Samsung’s Gear S wearable boasts 3G

Samsung Canada is promising its new Gear S wearable will allow users to do more, even when they’re not tethered to their smartphone.

The Gear S is the latest addition to Samsung’s line of Gear wearables, and it will be rolling out in Samsung stores and with carriers beginning Nov. 14. It features a new curved design and 3G connectivity and new functionality for users, whether they’re connected to their smartphones or not.

“The Samsung Gear S defines the next level of wearables,” said Paul Brannen, executive vice-president, mobile solutions with Samsung Canada, in a statement. “Whether making calls, receiving calls, or keeping in touch and updated, the Gear S delivers the freedom and connectivity our consumers want – right on their wrists.”

The Gear S features 3G, Bluetooth and WiFi as connectivity options for checking on calendar and app notifications, calls and social networking. As a fitness companion, the Gear S features enhanced multi-sensors and a built-in GPS and is compatible with fitness apps such as Nike+ and S Health3.

To extend how far the Gear S can go on a charge, its charger cradle doubles as an extra 315 mAh battery pack. The wearable also features a new Power Saving Mode, which can reduce power consumption by changing the display to black and white and limiting non-essential functions.

The device itself features a 2” curved Super AMOLED display and is powered by a Dual Core 1.0GHz processor with 512MB of RAM and 4GB of internal memory. It runs the Tizen-based wearable platform OS and is compatible with the Samsung Gear Apps store. Sensors include an accelerometer, gyroscope, compass, heart rate, ambient light, UV and barometer.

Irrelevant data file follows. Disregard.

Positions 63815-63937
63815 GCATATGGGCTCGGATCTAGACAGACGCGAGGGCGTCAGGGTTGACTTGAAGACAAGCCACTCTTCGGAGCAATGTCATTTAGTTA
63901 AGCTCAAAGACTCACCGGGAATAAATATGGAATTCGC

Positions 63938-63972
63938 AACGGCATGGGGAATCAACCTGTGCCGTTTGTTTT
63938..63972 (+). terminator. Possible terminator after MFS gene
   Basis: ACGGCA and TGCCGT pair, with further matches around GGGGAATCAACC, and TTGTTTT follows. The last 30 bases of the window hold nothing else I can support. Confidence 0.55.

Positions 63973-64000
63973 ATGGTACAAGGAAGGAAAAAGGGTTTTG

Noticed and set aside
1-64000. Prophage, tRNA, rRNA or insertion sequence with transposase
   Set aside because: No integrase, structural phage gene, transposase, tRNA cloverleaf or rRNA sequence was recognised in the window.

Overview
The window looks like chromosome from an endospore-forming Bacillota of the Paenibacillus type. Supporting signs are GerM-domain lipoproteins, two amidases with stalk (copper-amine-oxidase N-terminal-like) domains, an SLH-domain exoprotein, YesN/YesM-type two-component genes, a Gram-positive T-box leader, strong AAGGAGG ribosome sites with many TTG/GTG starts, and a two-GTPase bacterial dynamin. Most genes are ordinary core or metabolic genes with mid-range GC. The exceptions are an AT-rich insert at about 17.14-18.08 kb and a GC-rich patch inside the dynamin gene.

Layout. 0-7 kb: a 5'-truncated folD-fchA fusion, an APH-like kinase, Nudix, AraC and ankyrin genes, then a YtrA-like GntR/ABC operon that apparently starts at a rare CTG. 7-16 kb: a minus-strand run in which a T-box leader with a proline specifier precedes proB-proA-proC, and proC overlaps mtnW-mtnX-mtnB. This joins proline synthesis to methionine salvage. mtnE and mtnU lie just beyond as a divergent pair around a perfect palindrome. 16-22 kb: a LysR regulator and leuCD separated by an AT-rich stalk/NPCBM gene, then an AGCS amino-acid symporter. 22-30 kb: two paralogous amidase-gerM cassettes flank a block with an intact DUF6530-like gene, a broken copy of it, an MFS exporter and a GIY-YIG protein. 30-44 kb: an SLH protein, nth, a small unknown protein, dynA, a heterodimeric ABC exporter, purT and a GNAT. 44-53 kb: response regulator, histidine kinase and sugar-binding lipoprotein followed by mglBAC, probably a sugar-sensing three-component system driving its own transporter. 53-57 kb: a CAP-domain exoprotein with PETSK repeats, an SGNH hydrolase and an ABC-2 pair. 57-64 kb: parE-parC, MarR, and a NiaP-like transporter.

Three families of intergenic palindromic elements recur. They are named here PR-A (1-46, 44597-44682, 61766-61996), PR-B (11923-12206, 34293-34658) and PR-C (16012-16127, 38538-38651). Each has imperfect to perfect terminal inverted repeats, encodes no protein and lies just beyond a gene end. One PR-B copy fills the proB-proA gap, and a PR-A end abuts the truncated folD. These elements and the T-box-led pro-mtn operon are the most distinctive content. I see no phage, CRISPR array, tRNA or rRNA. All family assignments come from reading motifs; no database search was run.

Suggested pricing is $399.00.

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Jeff Jedras
Jeff Jedras
A veteran technology and business journalist, Jeff Jedras began his career in technology journalism in the late 1990s, covering the booming (and later busting) Ottawa technology sector for Silicon Valley North and the Ottawa Business Journal, as well as everything from municipal politics to real estate. He later covered the technology scene in Vancouver before joining IT World Canada in Toronto in 2005, covering enterprise IT for ComputerWorld Canada. He would go on to cover the channel as an assistant editor with CDN. His writing has appeared in the Vancouver Sun, the Ottawa Citizen and a wide range of industry trade publications.

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